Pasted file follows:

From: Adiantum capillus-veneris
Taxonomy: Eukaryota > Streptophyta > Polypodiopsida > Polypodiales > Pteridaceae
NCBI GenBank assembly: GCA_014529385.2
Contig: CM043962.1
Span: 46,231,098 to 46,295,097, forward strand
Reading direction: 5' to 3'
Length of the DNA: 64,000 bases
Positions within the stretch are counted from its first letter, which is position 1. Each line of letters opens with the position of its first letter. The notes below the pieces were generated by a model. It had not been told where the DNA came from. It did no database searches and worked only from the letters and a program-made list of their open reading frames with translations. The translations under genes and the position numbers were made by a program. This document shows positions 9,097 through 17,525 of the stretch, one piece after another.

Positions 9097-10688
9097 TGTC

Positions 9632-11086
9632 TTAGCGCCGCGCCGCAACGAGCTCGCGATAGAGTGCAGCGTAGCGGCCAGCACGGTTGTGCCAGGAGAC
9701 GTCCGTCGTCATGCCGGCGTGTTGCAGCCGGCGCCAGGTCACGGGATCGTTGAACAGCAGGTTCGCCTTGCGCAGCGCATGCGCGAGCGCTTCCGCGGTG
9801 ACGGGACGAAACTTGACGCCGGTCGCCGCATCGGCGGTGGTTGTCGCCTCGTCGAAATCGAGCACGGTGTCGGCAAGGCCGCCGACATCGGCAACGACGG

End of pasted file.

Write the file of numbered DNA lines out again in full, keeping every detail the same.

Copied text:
From: Adiantum capillus-veneris
Taxonomy: Eukaryota > Streptophyta > Polypodiopsida > Polypodiales > Pteridaceae
NCBI GenBank assembly: GCA_014529385.2
Contig: CM043962.1
Span: 46,231,098 to 46,295,097, forward strand
Reading direction: 5' to 3'
Length of the DNA: 64,000 bases
Positions within the stretch are counted from its first letter, which is position 1. Each line of letters opens with the position of its first letter. The notes below the pieces were generated by a model. It had not been told where the DNA came from. It did no database searches and worked only from the letters and a program-made list of their open reading frames with translations. The translations under genes and the position numbers were made by a program. This document shows positions 9,097 through 17,525 of the stretch, one piece after another.

Positions 9097-10688
9097 TGTC

Positions 9632-11086
9632 TTAGCGCCGCGCCGCAACGAGCTCGCGATAGAGTGCAGCGTAGCGGCCAGCACGGTTGTGCCAGGAGAC
9701 GTCCGTCGTCATGCCGGCGTGTTGCAGCCGGCGCCAGGTCACGGGATCGTTGAACAGCAGGTTCGCCTTGCGCAGCGCATGCGCGAGCGCTTCCGCGGTG
9801 ACGGGACGAAACTTGACGCCGGTCGCCGCATCGGCGGTGGTTGTCGCCTCGTCGAAATCGAGCACGGTGTCGGCAAGGCCGCCGACATCGGCAACGACGG